Blog: Exploring creative and innovative approaches to environmental education
By Tanya Davies
Educators are tuning in to national passions to communicate nature conversation to their youth.
In El Salvador and Nicaragua, The Hawksbill Cup emulates the soccer World Cup but this match takes place between two beaches where endangered hawksbill turtles nest. The 'goals' in this case are things like eggs hatched, numbers of fledglings, and amount of community participation.
In Fangjinshan National Nature Reserve educators are also turning to national cultural tastes - this time to raise awareness of the largest amphibian in the world, the Chinese giant salamander. The park is using cartoons and a play on words slogan in school campaigns to increase knowledge, change attitudes and actions, and grow more community involvement.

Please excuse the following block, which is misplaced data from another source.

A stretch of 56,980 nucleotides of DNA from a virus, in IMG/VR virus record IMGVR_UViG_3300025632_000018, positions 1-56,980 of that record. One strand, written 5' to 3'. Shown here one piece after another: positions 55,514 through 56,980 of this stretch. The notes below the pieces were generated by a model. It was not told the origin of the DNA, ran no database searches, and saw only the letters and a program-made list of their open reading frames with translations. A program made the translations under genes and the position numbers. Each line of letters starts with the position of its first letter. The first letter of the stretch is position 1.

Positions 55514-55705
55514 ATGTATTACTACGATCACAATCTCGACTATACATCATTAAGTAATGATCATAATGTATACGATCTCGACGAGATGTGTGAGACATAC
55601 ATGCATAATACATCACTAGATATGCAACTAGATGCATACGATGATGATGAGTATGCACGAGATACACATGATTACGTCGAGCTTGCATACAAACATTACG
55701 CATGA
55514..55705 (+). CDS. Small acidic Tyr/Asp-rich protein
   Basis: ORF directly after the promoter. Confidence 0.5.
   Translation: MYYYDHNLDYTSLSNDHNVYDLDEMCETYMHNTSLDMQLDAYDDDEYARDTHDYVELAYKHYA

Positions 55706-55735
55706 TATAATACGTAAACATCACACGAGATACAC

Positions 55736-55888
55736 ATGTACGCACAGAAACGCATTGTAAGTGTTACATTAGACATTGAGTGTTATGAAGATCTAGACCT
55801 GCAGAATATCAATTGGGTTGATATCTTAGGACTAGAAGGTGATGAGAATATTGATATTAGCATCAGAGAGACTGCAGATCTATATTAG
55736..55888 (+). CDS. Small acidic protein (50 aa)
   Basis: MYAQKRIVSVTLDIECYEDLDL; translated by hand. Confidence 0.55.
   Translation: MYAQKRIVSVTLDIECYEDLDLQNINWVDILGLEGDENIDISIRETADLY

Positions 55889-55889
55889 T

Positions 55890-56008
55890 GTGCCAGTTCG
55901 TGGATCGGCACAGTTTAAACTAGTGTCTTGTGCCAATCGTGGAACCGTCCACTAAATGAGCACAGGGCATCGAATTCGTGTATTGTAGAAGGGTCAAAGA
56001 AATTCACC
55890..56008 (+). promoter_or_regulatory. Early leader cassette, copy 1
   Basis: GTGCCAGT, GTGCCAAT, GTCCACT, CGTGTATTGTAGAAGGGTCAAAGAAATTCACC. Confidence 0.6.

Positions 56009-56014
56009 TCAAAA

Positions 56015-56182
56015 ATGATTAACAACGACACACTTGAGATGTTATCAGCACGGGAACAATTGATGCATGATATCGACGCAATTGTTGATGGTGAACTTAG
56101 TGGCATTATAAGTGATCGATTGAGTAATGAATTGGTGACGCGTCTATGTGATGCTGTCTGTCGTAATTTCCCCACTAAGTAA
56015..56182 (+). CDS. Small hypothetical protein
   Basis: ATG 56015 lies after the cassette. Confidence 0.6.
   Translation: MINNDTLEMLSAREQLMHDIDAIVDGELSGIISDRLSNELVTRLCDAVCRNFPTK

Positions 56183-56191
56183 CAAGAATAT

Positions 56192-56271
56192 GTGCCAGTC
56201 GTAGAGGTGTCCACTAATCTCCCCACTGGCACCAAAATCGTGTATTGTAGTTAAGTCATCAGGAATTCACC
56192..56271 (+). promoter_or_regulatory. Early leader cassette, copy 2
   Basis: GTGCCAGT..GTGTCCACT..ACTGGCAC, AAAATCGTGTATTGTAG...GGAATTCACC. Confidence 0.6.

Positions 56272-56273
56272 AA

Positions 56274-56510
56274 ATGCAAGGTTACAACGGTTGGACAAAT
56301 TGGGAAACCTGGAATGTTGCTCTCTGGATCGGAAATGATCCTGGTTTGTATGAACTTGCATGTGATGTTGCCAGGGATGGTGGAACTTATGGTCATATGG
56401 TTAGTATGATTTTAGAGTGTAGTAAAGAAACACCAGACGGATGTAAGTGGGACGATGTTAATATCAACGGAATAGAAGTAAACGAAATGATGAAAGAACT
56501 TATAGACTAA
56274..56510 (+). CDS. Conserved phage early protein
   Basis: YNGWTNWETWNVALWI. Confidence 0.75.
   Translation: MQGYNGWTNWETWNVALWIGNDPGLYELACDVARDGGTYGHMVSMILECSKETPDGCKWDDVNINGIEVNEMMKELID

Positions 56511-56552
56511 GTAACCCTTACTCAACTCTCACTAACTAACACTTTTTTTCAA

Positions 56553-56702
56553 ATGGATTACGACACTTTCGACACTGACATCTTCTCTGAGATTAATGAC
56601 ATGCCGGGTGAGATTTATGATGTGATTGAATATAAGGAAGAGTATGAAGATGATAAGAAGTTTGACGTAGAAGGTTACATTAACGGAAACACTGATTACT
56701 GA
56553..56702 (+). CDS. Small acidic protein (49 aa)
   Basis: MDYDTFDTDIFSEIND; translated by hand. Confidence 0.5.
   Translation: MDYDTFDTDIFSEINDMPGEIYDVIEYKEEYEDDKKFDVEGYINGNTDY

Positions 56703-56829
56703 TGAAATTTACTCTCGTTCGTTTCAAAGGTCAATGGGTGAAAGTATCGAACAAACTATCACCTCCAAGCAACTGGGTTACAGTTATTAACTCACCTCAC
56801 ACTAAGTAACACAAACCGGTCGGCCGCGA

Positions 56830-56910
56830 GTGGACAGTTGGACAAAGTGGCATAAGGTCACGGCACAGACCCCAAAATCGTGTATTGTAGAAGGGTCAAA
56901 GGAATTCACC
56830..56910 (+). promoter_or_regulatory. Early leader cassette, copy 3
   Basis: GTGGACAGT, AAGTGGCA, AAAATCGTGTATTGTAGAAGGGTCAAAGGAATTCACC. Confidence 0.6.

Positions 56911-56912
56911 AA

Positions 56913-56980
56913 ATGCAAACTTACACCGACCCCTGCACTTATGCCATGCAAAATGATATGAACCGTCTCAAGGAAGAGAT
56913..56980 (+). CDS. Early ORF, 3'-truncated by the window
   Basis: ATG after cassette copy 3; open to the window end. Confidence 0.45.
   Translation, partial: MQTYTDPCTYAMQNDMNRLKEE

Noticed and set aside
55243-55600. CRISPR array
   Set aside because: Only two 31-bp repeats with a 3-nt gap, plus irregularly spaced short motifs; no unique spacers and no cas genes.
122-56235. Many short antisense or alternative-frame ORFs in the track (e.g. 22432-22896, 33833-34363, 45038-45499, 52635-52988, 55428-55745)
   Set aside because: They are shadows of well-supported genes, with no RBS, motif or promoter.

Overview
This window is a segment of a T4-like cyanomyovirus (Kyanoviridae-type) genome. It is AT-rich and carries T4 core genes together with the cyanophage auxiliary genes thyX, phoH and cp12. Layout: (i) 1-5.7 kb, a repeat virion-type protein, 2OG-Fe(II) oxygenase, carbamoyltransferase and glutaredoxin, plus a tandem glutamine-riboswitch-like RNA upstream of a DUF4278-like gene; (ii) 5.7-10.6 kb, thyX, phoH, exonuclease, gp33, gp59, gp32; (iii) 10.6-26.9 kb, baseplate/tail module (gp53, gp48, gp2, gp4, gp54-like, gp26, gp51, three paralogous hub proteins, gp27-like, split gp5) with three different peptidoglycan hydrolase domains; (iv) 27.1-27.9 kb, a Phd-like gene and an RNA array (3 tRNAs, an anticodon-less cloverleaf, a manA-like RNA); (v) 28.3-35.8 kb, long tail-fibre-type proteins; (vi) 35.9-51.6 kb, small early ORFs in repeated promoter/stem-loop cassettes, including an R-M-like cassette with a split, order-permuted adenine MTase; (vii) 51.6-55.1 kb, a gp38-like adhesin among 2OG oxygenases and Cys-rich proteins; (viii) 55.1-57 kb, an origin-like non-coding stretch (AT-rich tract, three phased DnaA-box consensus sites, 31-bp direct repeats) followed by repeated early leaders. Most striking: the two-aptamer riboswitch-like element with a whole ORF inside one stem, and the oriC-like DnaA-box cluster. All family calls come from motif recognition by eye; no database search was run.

Meanwhile, Marc Stern and colleagues have been analysing outcomes of environmental education. He discovered that the passion, knowledge and sincerity of the educator is critical. The tone and quality of the communicator really matters - and holistic stories with a clear theme and message, where multiple senses are engaged and the audience is provoked to consider a personal meaning, were much more successful. Interestingly, those who wanted to transfer knowledge rather than emotion were less successful. You heard it here first - tune in to large passions, and to pass on knowledge make sure our young people are feeling something.